Rumi Dalle, winner of the 2016 Boghossian Foundation Prize, is difficult to categorize – a collector, a designer, an artist – her installations show a craftsman’s skill and a fascination with material. Graduating with a Ba in Graphic design at the Lebanese American University, Dalle’s earliest experimentations began at home, creating fantasy worlds staged in her mother’s closet. An obsessive collector of old Photographs, she became a regular at antique shops and flea markets. Her collection of eccentric objects can be found around her workshop, including crafts from the 18th and the 19th centuries.
Rumi Dalle has travelled to different countries to learn first-hand about disappearing crafts from the people still practicing them. In Ireland, she did workshops with a felt-maker; her experiments with the material formed the basis for this first commercial installation in 2012, a window display for an Eyewear Boutique, The Counter.
As an installation artist, with a number of projects in the works, Dalle is currently revisiting materials in new ways, though he’s planning research trips to discover more folk crafts to integrate into his work.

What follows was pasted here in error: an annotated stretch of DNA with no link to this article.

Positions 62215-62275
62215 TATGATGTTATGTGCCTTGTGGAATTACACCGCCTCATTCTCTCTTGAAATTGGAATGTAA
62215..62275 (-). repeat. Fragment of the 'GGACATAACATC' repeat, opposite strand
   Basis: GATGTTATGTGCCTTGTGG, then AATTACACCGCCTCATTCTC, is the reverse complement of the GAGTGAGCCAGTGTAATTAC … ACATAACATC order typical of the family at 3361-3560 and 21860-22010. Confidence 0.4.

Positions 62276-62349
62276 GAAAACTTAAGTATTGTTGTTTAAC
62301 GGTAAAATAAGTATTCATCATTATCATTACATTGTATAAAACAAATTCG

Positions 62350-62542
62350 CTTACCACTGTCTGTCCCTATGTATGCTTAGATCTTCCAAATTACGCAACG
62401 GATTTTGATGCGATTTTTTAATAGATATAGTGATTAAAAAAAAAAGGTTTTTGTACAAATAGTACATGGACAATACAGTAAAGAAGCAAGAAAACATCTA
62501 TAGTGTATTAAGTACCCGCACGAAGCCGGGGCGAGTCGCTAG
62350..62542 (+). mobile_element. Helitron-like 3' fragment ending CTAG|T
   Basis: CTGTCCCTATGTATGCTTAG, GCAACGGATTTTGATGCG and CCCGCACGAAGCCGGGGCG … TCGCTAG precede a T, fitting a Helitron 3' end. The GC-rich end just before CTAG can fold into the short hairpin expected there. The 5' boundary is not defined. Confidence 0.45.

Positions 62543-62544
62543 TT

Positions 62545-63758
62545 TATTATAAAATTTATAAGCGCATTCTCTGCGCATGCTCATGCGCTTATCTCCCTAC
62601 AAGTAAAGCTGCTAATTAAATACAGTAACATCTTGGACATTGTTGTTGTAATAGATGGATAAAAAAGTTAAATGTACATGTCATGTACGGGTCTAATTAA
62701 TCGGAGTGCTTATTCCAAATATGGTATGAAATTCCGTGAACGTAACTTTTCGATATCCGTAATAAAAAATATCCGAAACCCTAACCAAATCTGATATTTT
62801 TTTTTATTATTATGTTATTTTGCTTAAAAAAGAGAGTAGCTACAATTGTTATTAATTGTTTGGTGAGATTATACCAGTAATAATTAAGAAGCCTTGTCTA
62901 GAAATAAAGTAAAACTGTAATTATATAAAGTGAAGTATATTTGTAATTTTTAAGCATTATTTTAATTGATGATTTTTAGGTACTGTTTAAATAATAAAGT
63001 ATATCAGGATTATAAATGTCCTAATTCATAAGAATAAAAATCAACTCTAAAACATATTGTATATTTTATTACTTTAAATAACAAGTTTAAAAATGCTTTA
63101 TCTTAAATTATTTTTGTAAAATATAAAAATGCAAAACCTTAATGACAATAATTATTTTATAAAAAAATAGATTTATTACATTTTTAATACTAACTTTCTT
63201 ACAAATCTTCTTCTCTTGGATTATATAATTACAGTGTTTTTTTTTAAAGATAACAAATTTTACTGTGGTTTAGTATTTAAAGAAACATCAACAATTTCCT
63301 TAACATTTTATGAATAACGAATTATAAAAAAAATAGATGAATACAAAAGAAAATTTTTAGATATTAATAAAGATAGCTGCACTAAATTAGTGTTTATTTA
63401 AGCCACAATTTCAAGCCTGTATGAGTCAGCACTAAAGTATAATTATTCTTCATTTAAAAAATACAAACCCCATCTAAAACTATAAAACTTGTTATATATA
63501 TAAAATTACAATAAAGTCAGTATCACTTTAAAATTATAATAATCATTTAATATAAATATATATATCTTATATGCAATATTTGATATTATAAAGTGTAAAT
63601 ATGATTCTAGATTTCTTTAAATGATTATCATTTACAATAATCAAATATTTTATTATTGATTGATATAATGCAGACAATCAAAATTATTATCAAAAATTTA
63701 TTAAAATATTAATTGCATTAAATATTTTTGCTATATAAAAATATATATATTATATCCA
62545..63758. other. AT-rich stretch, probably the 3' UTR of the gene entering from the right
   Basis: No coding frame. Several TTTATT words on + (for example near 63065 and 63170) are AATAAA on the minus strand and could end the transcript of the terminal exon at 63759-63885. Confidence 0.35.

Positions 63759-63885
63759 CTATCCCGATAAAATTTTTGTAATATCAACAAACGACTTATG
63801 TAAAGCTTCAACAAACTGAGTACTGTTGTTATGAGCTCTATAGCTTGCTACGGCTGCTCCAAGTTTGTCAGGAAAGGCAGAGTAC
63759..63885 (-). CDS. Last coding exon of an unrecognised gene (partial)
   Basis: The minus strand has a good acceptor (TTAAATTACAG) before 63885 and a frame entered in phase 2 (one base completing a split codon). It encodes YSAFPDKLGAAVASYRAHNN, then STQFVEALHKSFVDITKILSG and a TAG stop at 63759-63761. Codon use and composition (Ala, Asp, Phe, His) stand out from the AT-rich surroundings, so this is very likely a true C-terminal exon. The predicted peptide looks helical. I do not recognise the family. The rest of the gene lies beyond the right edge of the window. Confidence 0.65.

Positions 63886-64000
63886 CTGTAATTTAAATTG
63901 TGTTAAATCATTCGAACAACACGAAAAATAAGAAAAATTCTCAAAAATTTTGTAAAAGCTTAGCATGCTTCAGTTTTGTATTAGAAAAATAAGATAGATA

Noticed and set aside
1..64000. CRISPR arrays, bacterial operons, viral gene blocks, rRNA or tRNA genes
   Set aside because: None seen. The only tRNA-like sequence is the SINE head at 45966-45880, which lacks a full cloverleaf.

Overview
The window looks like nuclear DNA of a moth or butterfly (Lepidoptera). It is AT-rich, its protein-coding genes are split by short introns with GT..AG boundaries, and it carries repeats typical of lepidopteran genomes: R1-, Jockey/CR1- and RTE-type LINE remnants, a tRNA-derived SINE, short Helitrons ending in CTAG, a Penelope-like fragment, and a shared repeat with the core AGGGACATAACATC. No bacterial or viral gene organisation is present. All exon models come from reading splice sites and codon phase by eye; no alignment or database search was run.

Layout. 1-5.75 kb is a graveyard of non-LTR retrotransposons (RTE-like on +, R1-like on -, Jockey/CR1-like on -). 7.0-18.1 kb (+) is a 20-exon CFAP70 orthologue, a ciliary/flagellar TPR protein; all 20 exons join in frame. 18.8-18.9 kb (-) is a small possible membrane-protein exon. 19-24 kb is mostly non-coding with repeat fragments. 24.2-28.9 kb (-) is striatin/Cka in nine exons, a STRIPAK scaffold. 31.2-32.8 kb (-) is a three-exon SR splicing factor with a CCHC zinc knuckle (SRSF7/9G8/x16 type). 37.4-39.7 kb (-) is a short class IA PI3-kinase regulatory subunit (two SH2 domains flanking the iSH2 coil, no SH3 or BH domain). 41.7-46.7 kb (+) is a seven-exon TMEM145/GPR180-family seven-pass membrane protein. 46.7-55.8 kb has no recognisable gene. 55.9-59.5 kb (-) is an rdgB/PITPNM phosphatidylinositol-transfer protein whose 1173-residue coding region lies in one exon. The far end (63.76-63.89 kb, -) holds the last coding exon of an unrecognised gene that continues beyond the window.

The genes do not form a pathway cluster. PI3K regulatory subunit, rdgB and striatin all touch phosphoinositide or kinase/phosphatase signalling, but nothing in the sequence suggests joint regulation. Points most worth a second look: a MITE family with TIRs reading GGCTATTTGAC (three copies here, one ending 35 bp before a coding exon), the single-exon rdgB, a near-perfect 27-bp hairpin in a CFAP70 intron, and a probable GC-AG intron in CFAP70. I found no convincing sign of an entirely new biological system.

Where of many of these traditional crafts are on the edge of dying out, Dalle’s path of curiosity is also one of preservation. She’s an archivist of sorts, drawing attention to distant crafts traditions and translating them to new cultures and generations.
In the peculiar space of Rumi Dalle, we discover a deep-rooted infatuation in soft arts and crafts from the 1800s.
Fine intricate articles – toys and memory jugs for the young, memorial wreaths for those long gone – are part of her personal collection.
Passed on from one generation to another, these objects were made in prisons, schools, convents, homes. Each tells the story of people who immersed themselves everyday in making, pouring their souls into what has become a relic, and what will inspire new works.
The outcome speaks to the senses: a certain feel, a certain light, a certain emotion.
This is a whirlwind journey of curiosity, one that has led Rumi to artisans to learn and preserve crafts that are being abandoned and disappearing.
Here, take a look into Rumi’s world: a parallel dimension that revolves around a worktable where everything is laid bare and finessed into living, breathing works.